It is not right to perform scoliosis surgeries on old age people by employing the techniques which are actually applied to younger people. If patient has lived without any problems up to that time with those existing curves for 30-40 years, it would suffice – and pose less risk- to solve the latest happening that has disturbed that balance, and put the patient back into the previous state prior to the pain. What patient really needs is to widen the area of nerve.

While solving the spinal stenosis problem of aged people, which is our main subject, we should be well aware that we may encounter particular risks and we should try to reduce such risks. All in all, spinal stenosis does not kill one, however a complication of anesthesia or surgery can. Fortunately, anesthesia today has improved to great extents. It has now become a daily pre-op routine for anesthetists to put patients aged 90+ into sleep.

Surgical technique is the most important issue that increases anesthesia risk.  We can generally list the issues that anesthetists do not like as the following: there should not be too much blood, no blood transfusion should be made if possible, surgery should not take a long time, there should not be any lung or heart problem that will require intensive care, etc. So, the technique a surgeon chooses may increase or reduce these risks. If the surgery technique recommended by the surgeon is accepted by the patient, it naturally makes surgeon happy, which is why I have, since my assistantship, preferred the microsurgery technique that is easy to be accepted by patients, and I have made efforts for over 20 years in order to reach the techniques I have applied for the last 12 years. By the way, the high speed drills which have commonly been used today, the bone cutters which run on air pressure and certainly the developed surgical microscopes have all made it possible.

How does healing after microsurgery develop in spinal stenosis?

How does the bilateral vertebral canal opening technique with unilateral approach through a small scar offer the advantages that reduce the above mentioned risks?

  • Since vertebral column is accessed through one side, lumbar muscles are stripped off the bones on one side, which means fewer scars.
  • Since the carrying strength of the vertebral column is not damaged, there is no need for screw and rods which are placed for added strength in other techniques (these screws and rods are presented to people with fancy name “platinum” but is actually not true). This means less blood and less time.
  • In case of any type of hernia, multiple issues related to cases at distant locations can be accessed through two small scars, and it means to avoid a second operation and acting more economically.
  • This surgery does not hinder any screw surgery in the future. There has never been any such need in any of the over 1000 cases I have performed so far. This means preserving the natural movement of the vertebral column.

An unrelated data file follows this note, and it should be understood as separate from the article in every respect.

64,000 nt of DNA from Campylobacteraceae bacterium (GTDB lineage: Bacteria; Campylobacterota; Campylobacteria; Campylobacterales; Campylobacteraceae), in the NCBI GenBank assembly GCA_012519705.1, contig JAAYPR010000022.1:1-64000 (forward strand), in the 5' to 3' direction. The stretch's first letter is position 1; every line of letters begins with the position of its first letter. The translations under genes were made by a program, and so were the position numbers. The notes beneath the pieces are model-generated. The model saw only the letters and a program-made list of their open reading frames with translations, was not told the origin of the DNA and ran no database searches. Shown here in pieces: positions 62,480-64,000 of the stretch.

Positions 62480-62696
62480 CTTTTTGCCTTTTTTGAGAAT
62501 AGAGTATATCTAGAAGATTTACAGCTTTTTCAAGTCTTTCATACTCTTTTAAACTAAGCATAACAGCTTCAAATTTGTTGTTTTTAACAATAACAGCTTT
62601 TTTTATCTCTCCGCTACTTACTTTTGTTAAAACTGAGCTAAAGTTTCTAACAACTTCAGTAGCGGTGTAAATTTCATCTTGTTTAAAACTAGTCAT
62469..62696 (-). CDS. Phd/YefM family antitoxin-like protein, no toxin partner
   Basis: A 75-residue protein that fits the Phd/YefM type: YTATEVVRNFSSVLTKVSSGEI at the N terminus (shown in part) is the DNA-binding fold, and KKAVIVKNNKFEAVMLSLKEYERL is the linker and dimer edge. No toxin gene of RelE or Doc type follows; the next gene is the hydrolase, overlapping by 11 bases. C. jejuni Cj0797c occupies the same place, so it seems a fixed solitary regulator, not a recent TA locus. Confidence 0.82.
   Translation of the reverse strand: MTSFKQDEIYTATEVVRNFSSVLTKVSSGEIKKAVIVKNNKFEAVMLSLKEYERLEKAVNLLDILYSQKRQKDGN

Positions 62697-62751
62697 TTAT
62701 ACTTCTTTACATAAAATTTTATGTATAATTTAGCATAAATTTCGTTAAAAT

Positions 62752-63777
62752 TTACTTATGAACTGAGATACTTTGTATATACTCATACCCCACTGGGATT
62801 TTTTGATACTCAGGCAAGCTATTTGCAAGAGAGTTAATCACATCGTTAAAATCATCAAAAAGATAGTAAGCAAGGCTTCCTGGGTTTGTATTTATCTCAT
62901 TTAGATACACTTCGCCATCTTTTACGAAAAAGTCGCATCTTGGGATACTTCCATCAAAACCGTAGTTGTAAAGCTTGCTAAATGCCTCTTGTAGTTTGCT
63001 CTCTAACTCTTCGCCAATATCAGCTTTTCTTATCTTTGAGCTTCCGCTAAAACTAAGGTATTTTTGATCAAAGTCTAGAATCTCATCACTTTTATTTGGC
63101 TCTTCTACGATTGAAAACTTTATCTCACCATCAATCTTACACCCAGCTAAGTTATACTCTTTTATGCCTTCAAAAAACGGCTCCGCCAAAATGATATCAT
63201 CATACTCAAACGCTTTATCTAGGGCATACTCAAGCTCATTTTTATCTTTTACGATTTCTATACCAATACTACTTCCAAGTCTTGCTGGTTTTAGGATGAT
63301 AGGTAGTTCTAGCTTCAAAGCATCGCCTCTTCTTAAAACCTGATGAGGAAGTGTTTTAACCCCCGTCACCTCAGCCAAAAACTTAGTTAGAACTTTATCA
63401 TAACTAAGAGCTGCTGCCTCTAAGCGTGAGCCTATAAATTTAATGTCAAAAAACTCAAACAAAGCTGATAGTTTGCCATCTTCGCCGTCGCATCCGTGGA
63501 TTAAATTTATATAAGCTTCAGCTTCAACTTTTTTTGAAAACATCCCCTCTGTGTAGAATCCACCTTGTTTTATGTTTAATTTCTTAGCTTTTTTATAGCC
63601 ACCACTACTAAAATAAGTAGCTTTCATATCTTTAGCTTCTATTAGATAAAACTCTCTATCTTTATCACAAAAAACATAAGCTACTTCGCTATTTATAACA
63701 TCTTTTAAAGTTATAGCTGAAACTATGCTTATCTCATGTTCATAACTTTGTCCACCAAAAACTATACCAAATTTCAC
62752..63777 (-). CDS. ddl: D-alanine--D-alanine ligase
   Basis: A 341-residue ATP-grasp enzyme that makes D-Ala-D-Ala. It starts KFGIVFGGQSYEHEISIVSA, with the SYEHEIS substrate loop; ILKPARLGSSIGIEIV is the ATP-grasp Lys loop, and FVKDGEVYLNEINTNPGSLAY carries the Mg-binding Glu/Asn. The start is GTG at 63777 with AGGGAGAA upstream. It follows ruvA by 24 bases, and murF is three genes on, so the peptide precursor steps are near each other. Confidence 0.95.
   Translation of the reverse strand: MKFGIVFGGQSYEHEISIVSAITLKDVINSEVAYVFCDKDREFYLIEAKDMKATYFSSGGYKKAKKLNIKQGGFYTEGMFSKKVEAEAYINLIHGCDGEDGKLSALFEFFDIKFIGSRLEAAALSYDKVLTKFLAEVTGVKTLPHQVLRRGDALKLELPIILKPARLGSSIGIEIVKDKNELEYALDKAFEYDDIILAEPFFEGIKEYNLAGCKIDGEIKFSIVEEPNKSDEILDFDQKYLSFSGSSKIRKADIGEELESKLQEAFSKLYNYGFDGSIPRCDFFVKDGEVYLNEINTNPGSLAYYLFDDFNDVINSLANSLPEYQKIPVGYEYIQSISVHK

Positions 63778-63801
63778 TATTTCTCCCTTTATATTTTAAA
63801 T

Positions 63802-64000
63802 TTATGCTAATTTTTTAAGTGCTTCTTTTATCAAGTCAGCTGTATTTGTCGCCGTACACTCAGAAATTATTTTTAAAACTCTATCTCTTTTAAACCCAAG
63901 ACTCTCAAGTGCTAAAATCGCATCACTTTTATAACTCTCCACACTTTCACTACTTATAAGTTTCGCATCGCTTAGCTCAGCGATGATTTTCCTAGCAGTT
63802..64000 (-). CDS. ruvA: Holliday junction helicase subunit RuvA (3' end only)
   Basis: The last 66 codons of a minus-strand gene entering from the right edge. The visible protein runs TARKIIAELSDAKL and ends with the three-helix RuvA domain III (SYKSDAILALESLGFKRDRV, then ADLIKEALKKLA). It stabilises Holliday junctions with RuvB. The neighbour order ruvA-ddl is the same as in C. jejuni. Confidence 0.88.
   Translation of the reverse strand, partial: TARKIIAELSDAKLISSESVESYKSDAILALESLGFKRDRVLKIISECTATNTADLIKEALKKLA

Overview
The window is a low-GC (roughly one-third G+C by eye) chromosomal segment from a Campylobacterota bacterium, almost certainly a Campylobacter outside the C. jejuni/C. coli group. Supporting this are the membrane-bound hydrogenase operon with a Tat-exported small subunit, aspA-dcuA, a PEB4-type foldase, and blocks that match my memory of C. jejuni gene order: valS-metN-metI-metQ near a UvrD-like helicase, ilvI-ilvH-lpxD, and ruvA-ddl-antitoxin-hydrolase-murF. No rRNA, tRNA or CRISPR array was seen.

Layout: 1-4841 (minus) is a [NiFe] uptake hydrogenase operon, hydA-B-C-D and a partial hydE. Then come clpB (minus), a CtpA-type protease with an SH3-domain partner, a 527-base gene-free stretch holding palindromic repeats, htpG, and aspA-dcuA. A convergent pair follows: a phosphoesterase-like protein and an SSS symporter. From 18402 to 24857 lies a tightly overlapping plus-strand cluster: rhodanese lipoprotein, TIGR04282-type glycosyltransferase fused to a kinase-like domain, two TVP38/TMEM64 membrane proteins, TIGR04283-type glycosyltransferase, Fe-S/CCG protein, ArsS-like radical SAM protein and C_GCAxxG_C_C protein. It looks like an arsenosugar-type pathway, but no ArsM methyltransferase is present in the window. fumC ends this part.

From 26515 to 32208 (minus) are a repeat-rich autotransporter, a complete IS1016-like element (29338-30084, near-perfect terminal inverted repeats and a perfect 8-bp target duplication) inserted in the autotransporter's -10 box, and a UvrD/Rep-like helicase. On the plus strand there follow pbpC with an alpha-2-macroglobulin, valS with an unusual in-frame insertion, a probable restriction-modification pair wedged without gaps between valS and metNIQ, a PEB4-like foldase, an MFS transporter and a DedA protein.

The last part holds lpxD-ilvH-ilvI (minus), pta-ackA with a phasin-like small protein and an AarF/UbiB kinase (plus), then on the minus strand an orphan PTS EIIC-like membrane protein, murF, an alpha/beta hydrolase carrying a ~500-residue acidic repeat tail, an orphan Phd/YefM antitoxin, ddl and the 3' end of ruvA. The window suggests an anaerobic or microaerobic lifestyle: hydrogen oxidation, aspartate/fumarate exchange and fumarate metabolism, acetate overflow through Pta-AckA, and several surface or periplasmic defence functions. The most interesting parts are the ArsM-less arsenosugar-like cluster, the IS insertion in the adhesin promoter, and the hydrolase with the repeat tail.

• Patients can start walking 3 hours after the surgery and can make any movement. This means to reduce the post-op emboli risk that might emerge – and is feared of- in old age people.
  • The patient can leave hospital the same day and can return to normal life in 15 days, which refers to both economy and a quality life.

Does the press on nerve lead to an immediate paralysis?

This is one of the frequently asked questions. By default, the press on the nerve can not lead to a paralysis immediately. A press on the nerve firstly causes numbness, then ache, then pain, and if the press still persists, partial paralysis and complete paralysis, respectively. The paralysis here should not be confused with the paralysis of the brain. The nerve under compression at the spinal level causes loss of strength limited to hands. If we speak in football terms, our body first warns us with numbness, and then shows us a yellow card, and if the problem still persists, the body shows us a red card in the form of loss of strength. In other words, the press on nerve will not lead to an immediate paralysis; however we should take it into account and take precautions.

How to diagnose spinal stenosis?

An experienced doctor can easily diagnose it with traditional medical knowledge. Patients with spinal stenosis walk in a bending-forward position can not sleep lying on his back and prefers the fetus position, as it alleviates pain. Surgeon will see the severity of the disease through a neurologic examination. The golden standard examination method is the MR scanning, which provides required information to surgeon. Also, it shows other situations – if any – like concomitant hernias, cysts, calcifications.

Do all patients require surgery?

Spinal stenosis in early and middle stages does not require surgery immediately. These patients are recommended preventive and conservative methods. If these methods do not work, patients undergo a surgery. The decision of surgery should be made by the patient himself. If pain severely ruins quality of life, and if the findings in MR match patient’s complaints, patient’s request of surgery is accepted.